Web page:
By Allen Harder
The 2021 Grammy nominations are here, and so are the groans and disappointing frowns from music critics and celebrities alike. Many of my friends and I were incredibly surprised by the nominations for Album of the Year, specifically HAIM’s glossy 80s synth-pop album (that was actually quite good). While we were pleasantly surprised by some, others were nothing short of underwhelming and confusing. For instance, Coldplay’s album, Everyday Life, wasn’t even released in 2020. Black Puma’s lead single off of their self-titled album was just a cover of Tracy Chapman’s “Fast Car.” Disappointing, slightly. Annoying, absolutely.
The other nominations were subpar at best, especially the exclusion of The Weeknd, also known as Abel Tesfaye. The Weeknd was set to perform at the Superbowl as well as the Grammys, however, the Grammys supposedly locked The Weeknd out of the nominations as well as a performance. But if the Grammy’s can learn one thing, misprizing a platinum recording artist out of spite is more than questionable, and it will certainly outrage people. As for the artist that was snubbed, The Weeknd has been quite deserving of a Grammy nomination. His album, After Hours, consisted entirety of catchy, synth-based tracks that truly brought back a sense of nostalgia. Unlike Dua Lipa’s Future Nostalgia, it did not lack in production and consistency between tracks.
The record starts off with “Alone Again,” as he writes how he doesn’t want to feel “unattended” in a relationship and his struggle with drug abuse. This is a continuity throughout his entire discography. Features were absent from this solo project, as Abel takes us through a rocky journey of his difficulties, broken relationships and Tesfaye trying to wrestle a balance between fame and his own personal life.
“Scared To Live” delves into a more cinematic aura. The record almost glorifies and enlarges a sad breakup from someone he truly cares about. He regrets keeping her close, but she is left feeling more alone and unwilling to love again. The song progresses to a ballad advising her to “live life again” and be unafraid of another relationship, even one that’s not with him. Similarly to many of his other songs on the album, The Weeknd is able to juxtapose a sense of regret and sadness with catchy rhythms. “After Hours” is a great example of this, as he sings softly: “Where are you now when I need you most?”. But the synthesizers and hard snares bring a lively and exuberant sensation, allowing for the song to be extremely catchy. The album successfully conveys a sad sense of melancholy, and regret. The immersive experience closes off to an abrupt end with “Until I Bleed out” a return to the dark and somber atmosphere expressed earlier in the album.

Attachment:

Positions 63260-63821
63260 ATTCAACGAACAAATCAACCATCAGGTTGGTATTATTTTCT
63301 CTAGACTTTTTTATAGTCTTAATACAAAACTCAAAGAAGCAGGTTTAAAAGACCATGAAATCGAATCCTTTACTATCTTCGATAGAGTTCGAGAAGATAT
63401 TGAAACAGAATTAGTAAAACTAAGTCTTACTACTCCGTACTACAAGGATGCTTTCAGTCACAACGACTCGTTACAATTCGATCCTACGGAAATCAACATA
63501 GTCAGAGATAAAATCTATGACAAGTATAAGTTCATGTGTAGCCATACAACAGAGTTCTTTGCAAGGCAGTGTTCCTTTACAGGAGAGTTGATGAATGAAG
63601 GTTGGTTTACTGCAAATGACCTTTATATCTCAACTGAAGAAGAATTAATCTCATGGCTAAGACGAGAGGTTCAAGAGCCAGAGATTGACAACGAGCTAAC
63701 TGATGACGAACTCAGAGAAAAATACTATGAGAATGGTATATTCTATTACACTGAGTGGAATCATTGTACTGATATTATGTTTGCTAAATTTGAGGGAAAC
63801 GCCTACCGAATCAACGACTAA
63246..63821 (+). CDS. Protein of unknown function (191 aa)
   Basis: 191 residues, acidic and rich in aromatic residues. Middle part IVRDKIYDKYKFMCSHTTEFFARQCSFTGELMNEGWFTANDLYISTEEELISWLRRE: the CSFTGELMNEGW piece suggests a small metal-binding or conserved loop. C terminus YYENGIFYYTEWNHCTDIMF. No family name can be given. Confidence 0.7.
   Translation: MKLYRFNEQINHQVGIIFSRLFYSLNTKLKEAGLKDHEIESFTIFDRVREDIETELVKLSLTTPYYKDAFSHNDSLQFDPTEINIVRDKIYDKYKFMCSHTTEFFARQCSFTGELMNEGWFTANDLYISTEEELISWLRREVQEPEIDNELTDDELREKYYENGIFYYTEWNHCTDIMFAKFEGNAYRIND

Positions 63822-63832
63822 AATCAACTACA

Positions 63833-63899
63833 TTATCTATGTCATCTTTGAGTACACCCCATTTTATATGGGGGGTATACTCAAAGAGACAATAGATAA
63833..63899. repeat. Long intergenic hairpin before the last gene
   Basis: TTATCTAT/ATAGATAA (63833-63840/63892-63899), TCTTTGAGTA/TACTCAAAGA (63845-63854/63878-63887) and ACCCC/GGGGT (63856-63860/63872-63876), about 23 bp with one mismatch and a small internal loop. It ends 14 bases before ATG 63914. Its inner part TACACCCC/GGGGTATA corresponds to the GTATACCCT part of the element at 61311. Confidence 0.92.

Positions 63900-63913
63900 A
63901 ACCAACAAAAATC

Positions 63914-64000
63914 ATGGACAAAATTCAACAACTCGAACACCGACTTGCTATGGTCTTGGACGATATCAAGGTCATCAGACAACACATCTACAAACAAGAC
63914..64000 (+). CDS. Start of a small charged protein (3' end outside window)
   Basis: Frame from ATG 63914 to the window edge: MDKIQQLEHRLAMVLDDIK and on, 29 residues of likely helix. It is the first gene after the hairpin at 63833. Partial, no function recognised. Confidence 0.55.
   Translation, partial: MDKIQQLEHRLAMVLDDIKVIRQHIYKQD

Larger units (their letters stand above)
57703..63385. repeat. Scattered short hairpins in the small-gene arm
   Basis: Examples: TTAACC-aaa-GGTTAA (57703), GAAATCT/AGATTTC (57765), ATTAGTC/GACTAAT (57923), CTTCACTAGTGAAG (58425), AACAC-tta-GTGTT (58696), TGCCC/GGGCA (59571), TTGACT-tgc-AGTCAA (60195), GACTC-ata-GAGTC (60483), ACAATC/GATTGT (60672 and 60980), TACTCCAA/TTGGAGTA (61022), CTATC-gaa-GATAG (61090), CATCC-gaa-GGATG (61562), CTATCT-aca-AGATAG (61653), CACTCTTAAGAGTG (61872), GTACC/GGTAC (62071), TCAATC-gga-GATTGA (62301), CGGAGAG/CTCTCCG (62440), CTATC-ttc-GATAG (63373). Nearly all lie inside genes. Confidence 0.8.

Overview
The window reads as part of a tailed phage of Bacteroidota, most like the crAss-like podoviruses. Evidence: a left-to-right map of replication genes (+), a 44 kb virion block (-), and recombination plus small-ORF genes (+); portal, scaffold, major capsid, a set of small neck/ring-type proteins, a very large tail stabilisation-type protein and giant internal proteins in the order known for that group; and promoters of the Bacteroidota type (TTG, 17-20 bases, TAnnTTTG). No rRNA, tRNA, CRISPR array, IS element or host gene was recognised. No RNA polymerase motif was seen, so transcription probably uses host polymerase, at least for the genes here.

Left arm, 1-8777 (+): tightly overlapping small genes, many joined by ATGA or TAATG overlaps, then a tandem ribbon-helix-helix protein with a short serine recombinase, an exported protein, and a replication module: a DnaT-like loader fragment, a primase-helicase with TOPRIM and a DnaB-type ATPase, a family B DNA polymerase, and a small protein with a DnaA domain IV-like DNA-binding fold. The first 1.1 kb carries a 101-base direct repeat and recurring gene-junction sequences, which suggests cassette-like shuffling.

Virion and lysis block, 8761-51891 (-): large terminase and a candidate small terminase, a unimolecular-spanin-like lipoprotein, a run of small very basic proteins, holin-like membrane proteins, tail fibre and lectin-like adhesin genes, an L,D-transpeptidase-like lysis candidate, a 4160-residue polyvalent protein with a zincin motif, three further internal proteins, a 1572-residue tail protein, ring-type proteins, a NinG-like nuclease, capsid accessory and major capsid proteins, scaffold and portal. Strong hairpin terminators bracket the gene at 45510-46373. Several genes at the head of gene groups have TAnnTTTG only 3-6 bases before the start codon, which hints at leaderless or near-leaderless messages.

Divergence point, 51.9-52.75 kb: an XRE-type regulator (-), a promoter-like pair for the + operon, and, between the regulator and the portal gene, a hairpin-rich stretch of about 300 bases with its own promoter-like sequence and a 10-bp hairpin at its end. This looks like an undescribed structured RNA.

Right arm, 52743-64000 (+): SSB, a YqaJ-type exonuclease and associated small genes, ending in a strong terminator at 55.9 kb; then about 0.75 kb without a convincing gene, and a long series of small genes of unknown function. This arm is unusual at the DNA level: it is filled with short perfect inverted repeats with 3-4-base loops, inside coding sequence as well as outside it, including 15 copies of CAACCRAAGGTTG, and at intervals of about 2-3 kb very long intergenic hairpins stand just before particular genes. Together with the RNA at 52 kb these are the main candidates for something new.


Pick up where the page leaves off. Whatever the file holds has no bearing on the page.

Ultimately, The Weeknd’s fourth studio album is drug-fueled and heartbreak-driven and it continues to integrate the feelings of love and sadness with the presence of an almost villainous character, all expressed through dreamy synth pop. From Trilogy, to the somewhat disappointing Beauty Behind the Madness, After Hours successfully takes Abel’s next step towards cementing himself as a legendary pop R&B and Soul artist. For many, The Weeknd has already accomplished this within the music industry. What sets him apart is his eccentric stage persona and, more notably, his Michael Jackson-esque voice.
Going forward, the Grammys need more input from the vast crowds of viewers and listeners. It needs to be considered that well-established artists like Jay-Z with well-rounded side projects like “Black Parade” don’t really deserve nomination. At this point it’s quite overkill, especially when he’s already won 21 Grammys. Though the song itself is well-written and produced even better, it’s safe to say he will remain as a groundbreaking artist that has surpassed the need for more awards. On the other hand, we have to give credit where it’s due, especially when the artist is at the peak of their career. The Weeknd has successfully propelled himself to the top of the musical landscape and hopefully he will continue his reign within the the pop industry without the need of a Grammy.